Book Review: Murder is Bad Manners

Murder is Bad Manners
By Robin Stevens My Edition:
Paperback, 307 pages
2015, Simon & Schuster
ISBN: 9781481422130

Hazel Wong and Daisy Wells have their secret detective club, but until Hazel finds the dead body of one of their teachers in the gym, the pair has never investigated anything as serious as a murder. When they try to alert someone of the body, they return to the gym and find it go. Now they must not only solve the murder but prove it even happened.

I heard about this book over at Richard’s Book Nook and bought it straight away because it’s a middle-grade murder mystery set in the 1930s and I can’t think of anything more perfect! I’m not even sure if he’s read it yet, but I loved it.

First, let me mention the cover, because, hello, it’s lovely! I love the color scheme and the graphic style and the fun fonts. Had I seen this in a store, I never would have been able to resist taking it home with me that day.

Hazel Wong narrates the story – this is her second year at Deepdean School and she is the secretary of the Wells and Wong Detective Society. Hazel is smart and a sincere friend to Daisy, despite Daisy’s tendency to take advantage of her friend and be a total prat at times (though at least Hazel is aware of this!) I wasn’t keen on Hazel being so down on her self-image, but it’s not hard to imagine an eighth-grader from China feeling like she doesn’t fit in with a bunch of English girls.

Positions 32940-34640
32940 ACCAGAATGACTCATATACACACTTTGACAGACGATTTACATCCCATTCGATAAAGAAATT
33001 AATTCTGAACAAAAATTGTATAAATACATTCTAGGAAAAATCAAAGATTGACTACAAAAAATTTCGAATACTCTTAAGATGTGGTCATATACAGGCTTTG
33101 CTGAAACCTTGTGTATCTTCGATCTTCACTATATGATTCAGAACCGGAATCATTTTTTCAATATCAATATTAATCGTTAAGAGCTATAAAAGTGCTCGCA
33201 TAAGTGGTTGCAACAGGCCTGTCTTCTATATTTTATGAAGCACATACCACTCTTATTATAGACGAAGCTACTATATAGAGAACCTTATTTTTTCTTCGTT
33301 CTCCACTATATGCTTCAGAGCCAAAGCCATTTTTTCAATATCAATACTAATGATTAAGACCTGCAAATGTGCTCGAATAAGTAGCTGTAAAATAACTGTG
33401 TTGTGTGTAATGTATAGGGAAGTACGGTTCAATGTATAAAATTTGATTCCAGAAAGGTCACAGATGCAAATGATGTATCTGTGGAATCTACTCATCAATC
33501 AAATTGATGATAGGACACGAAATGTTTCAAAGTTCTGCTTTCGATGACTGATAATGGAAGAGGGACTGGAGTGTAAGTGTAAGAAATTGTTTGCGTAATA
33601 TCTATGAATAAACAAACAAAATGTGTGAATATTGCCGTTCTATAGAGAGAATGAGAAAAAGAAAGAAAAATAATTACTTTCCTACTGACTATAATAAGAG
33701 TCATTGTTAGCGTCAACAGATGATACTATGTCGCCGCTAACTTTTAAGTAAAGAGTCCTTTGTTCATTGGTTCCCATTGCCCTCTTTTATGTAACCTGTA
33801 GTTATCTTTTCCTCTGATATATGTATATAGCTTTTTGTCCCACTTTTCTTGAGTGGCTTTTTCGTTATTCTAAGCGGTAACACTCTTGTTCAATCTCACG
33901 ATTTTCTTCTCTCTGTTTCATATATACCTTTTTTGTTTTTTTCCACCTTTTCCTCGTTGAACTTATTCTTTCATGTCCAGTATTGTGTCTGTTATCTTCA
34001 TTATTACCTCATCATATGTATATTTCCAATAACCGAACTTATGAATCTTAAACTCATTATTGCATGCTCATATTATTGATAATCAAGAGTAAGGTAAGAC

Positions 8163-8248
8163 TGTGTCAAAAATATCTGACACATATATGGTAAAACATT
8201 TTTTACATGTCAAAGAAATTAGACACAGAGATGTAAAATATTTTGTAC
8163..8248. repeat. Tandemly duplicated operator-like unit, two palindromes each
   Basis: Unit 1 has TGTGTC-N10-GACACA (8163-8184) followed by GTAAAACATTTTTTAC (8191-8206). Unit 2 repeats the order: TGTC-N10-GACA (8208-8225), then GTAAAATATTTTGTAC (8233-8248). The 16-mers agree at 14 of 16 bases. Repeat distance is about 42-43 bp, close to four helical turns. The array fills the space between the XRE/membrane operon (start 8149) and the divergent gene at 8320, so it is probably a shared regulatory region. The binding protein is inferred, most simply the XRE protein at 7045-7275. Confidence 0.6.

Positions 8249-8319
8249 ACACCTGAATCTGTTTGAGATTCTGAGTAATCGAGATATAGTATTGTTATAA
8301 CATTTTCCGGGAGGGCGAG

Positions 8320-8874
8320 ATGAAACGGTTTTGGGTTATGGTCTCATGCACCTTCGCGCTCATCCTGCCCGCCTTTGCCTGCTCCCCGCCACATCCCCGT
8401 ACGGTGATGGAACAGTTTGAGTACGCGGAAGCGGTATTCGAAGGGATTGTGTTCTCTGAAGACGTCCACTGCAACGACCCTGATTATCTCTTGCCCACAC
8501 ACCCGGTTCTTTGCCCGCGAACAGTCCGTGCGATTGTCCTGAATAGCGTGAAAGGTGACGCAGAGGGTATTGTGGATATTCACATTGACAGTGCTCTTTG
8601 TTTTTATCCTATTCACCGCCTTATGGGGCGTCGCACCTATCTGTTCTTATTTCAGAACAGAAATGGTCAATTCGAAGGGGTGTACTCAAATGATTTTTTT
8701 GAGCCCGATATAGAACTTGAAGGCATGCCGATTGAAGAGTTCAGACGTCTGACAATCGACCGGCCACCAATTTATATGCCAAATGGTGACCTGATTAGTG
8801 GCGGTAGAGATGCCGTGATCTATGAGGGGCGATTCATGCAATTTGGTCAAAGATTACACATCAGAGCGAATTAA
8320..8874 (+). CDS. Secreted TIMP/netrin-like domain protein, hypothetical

Daisy Wells is headstrong, clever and smart, though she is careful to hide her intelligence because no one likes a brain and she often finds it useful to glide under the radar. She’s beautiful, popular and manipulative, especially with Hazel, but in the end, she proves that she values their friendship and Hazel’s devotion to Daisy brought me around to her side.

The plot kept me guessing as we learn about the various teachers at the school and the alibis the girls seek out for them. In hindsight, if I’d really given it thought, I could have figured out who the murderer was, but I was content to ride along with the girls and no one jumped out at me until the story revealed it.

I loved the 1930s boarding school setting (please tell me I’m not the only one who used to fantasize about boarding school as a kid) and it was interesting to read about some of the prejudices Hazel faces because of her Chinese heritage.

I look forward to the next book in the series and I highly recommend this if you’re looking for a fun murder mystery (yes, murder can be fun? I mean, like, not real murder of course! But there aren’t a lot of gory details!) and an overall light, but engrossing read.

Robin’s website

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